Now that students understand the rules, ask them to pronounce the words written in the table, making sure that they pay attention to the correct pronunciation, especially of /d/ and /t/. To reinforce the pronunciation, you can play a game shown to us during the webinar. Present students with a maze made of words in their regular past forms. Students need to leave the maze by following the /t/ or /d/ sounds. You can download both at the end of the post!

The webinar on Developing Speaking Skills for B1 Preliminary and B2 First for Schools was great and I’m very happy that I attended it. I can’t wait for more webinars and would advise being on the lookout for them, as they can help or at least refresh your memory and remind you of some activities that otherwise you might have forgotten about.

Click the links below to download all the files needed to complete this lesson plan!

B2 Use of English Part 3 – Incredible vegetables

I guess spring is in the air, and it makes me more inclined towards healthy food and keeping fit topics. This time we’ll look into different vegetables and their health benefits. This will lead towards the lesson focus and the nemesis of Cambridge exam candidates – Use of English and word formation.

This post and lesson plan is inspired by Stephanie Valerio and her blog post titled B2 Word Formation Sudoku. When I saw it, I knew that I have to find a way to incorporate this incredible idea and spread this game all around. So thank you, Stephanie! I hope that this lesson plan will do your activity some justice.

This lesson is prepared for online/hybrid classes. It contains a lesson plan (with all the answers) and a presentation. Click the files at the end of the post to get your free copies.

Once again, I was going through free Cambridge Sample papers and found a Use of English Part 3 task titled An Incredible Vegetable. You can get your copy of this task with all the answers included from Sample Paper 1 for B2 First.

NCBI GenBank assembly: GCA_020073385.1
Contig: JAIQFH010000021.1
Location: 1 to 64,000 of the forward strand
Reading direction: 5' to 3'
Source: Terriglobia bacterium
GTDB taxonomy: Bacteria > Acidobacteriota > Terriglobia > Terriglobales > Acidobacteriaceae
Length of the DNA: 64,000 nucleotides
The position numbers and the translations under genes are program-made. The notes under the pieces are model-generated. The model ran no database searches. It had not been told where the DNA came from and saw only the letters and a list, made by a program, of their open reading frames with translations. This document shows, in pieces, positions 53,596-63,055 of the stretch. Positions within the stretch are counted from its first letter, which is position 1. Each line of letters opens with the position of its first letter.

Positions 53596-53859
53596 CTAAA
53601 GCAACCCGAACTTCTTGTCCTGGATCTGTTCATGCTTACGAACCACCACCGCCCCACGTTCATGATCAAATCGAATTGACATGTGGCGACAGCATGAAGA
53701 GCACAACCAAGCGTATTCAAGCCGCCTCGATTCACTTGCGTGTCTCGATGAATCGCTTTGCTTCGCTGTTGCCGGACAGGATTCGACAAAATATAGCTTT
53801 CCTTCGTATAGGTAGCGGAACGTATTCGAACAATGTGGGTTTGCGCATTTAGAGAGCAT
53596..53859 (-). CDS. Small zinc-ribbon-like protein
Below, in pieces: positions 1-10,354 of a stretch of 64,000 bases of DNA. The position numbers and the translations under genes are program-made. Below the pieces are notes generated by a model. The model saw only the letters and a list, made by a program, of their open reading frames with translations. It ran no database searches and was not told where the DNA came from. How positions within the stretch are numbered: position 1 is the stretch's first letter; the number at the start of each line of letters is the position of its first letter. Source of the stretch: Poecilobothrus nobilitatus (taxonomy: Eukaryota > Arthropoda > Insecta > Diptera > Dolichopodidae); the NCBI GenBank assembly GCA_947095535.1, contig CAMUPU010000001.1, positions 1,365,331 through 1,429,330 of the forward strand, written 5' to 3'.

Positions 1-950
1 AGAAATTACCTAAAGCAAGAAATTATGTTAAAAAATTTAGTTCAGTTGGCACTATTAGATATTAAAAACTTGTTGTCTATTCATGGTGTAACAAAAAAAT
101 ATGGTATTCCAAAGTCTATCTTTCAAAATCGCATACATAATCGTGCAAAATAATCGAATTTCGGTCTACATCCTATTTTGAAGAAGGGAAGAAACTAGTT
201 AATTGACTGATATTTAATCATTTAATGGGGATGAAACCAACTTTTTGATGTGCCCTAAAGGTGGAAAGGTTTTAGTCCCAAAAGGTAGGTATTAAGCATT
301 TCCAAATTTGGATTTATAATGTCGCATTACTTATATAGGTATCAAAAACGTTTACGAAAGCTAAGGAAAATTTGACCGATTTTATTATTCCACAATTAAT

The first part of the lesson is based on a short YouTube video on the health benefits of certain vegetables titled Foods That Look Like Body Parts Give Clues To Their Health Benefits by ELLICSR Kitchen.

Start the class by showing pictures of foods from the video: walnut, carrot, tomato, olives and Brazilian nut. Students name the vegetables and nuts and match them with body parts that they resemble. Watch the video and check the answers. Discuss if students knew about the health benefits of these foods and if they have tried them before. Check if students remember what they have just watched and ask to write the health benefits of each. Watch again to see the answers and complete the list of health benefits.

Introduce the Reading and Use of English Part 3 by showing a picture of garlic and naming it. Ask if students enjoy it and what are its possible health benefits. Show an official exam task titled An Incredible Vegetable and read it for gist. Elicit some benefits mentioned in the text, e.g. infection resistance, killing bacteria and viruses, useful for coughs and cold, etc.

If it’s the first time that your students do this type of task, you may want to explain the rules and approach to be successful. Mention that one of the strategies is looking at the gaps and thinking about the type of missing words, e.g. noun (plural/singular?), verb, adjective, adverb, etc. Go over each gap and think of the types of missing words. If you have a strong group, you may want to encourage them to predict the missing words at this stage.

Show the base words in alphabetical order and give students some time to think about their different forms. Once everyone has completed the table to the best of their abilities, go over and write the answers. Make sure to include the words that will be used in the exam task later on! Once everyone has their cheatsheets ready, reveal the base words corresponding to each gap. Give students a maximum of five minutes to complete the task by changing the words to fit the gaps. Check and discuss the answers. This class shouldn’t cause too many problems to your students, as you have done the majority of it together.

Finish the class with a fun word-formation sudoku game created by Stephanie! Divide students into pairs and ask them to complete the sudoku – the first group to solve it correctly wins.